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For God alone my soul waits in silence;
from him comes my salvation.
He alone is my rock and my salvation,
my fortress; I shall never be shaken. (62:1-2)
The doctors all checked in on me. Everything was looking good. My blood pressure was elevated, but they hadn’t yet found bacteria in my blood—the surest sign of infection outside of the TEE. My white blood cell levels had barely ticked up, a possible sign, but nothing sure. Still, they wanted to treat me with a six-week course of antibiotics. Three hours a day for six weeks. They would have to insert a PICC line, a semi-permanent IV threaded through a vein in my arm with the tip almost touching my heart. There were risks, the doctors assured, though minimal. I was wary, since my body had already betrayed me once.
I spoke to my family again. I heard testimonies of the people in my family who had all survived unscathed from a PICC line. Still, I was anxious. The doctors and nurses could tell. My blood pressure was so high they asked if I wanted to take medicine for anxiety. I refused. I did not want more medicines than necessary. I had already been on two antibiotics daily to knock out my pneumonia. They were going to put me on two other antibiotics. I did not want any more medicine.
I wanted to go home. They assured me that I could probably leave soon after the PICC line was inserted. All of my doctors had told me that I was doing fine. Some had wondered why I was not home yet. I missed my kids. I missed Sarah.
I was faced with a choice. Get the PICC line to eradicate a potential infection. If the infection was not real, I might never know. I could endure the antibiotics. OR Don’t get the PICC line. Run the risk of dying from heart failure or undergoing surgery in a few weeks or months. I chose the PICC line.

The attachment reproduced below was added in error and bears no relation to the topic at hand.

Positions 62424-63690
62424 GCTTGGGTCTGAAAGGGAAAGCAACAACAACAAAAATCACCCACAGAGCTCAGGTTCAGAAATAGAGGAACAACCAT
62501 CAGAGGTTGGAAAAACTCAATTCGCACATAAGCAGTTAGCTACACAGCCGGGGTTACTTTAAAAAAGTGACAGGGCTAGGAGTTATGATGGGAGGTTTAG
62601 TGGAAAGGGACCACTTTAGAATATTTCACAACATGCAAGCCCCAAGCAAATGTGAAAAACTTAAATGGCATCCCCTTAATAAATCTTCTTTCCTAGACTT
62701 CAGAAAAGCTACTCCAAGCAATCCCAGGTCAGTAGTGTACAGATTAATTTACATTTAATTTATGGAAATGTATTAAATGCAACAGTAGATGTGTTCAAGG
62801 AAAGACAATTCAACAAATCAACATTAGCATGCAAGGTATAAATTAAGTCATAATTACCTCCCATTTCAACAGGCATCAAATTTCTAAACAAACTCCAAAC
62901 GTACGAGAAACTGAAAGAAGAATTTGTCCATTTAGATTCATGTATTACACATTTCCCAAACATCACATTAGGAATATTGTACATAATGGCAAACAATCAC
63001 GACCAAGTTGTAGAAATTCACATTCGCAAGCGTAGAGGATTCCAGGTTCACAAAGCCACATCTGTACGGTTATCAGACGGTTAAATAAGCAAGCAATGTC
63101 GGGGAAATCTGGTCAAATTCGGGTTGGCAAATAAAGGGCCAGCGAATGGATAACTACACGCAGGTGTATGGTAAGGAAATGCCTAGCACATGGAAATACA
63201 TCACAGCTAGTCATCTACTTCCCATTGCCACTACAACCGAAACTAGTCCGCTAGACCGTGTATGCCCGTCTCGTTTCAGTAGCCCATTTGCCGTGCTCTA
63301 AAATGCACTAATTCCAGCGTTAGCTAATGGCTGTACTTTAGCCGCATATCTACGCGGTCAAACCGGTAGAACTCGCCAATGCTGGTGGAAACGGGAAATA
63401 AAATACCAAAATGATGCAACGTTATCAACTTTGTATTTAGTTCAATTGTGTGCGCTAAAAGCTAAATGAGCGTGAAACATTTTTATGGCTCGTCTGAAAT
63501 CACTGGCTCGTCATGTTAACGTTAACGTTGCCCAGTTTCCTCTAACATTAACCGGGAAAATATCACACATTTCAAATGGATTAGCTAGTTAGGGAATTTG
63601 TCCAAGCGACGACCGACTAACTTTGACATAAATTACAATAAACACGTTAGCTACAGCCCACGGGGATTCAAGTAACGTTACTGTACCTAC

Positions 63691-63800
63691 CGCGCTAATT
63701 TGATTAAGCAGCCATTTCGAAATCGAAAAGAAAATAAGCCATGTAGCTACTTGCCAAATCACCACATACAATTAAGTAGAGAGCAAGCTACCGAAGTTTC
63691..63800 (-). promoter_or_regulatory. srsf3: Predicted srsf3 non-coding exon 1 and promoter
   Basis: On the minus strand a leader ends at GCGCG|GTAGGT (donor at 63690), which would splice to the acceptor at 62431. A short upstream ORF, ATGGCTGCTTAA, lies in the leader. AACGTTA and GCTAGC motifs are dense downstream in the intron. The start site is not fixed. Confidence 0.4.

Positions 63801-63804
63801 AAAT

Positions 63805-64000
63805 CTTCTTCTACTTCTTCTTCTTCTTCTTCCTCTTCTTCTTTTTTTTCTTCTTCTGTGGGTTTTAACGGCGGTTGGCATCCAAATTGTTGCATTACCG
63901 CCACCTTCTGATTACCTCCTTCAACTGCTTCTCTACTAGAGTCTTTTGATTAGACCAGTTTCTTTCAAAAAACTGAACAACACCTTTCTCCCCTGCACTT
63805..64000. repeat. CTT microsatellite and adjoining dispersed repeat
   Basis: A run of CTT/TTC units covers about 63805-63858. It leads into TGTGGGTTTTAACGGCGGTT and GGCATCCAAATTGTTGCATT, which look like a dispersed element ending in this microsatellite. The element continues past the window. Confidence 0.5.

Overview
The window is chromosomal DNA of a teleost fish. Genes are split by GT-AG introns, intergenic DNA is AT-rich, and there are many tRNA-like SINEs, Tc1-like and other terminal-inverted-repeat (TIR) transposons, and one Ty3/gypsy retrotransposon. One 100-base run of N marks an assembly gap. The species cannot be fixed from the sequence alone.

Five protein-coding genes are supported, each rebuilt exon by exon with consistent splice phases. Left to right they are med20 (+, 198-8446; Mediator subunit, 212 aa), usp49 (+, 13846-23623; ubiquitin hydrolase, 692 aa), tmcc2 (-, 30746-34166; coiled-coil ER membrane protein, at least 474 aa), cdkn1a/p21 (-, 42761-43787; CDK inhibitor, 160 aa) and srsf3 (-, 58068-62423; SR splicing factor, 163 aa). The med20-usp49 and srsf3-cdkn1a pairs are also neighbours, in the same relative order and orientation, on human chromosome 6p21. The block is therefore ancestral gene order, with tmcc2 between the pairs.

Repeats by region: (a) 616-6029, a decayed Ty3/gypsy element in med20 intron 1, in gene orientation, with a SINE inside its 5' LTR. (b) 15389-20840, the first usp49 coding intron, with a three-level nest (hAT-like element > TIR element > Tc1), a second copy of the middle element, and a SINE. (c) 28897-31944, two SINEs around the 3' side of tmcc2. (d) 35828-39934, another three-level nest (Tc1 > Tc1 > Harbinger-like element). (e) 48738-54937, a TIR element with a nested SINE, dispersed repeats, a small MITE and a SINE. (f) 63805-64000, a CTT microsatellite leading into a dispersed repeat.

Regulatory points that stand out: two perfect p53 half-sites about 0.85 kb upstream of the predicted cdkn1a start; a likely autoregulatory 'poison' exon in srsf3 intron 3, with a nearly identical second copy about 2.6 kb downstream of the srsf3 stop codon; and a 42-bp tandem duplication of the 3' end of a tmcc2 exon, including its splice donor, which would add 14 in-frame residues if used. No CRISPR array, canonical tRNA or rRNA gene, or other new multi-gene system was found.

I kept praying the lines of that day’s psalm: For God alone my soul waits in silence; from him comes my salvation. He alone is my rock and my salvation, my fortress; I shall never be shaken.
God sent me an angel; not a winged creature, but a messenger of good news dressed in scrubs. My PICC line nurse was truly a godsend. We ended up talking throughout the whole procedure. She told me her life story. She told me about her nephew who is a priest in Australia. She told me about her grandfather who was miraculously rescued after gambling away his life in China. My pastoral instincts took over. I entered a place of deep listening. As I listened to her, my own anxiety faded. As I attended to her, my concerns fled. My breathing slowed. My heart rate slowed. I experienced no pain during the procedure. At the end, my shaking body stilled to a soul waiting in silence. When they took my blood pressure an hour later, it was the lowest it had been in days.
The peace didn’t last long. Our insurance company was responding slowly enough that they could not determine if I could afford all the treatments. We had decided that I should receive the treatments in a special facility, since we had two little kids at home and it would be difficult for me to manage. The special facility needed the approval of my insurance. Sarah and I were both devastated. I just wanted to be home.
Still, through that sleepless night, I clung to the gift of peace amidst storm, of silence and stillness in the presence of my rock and salvation.
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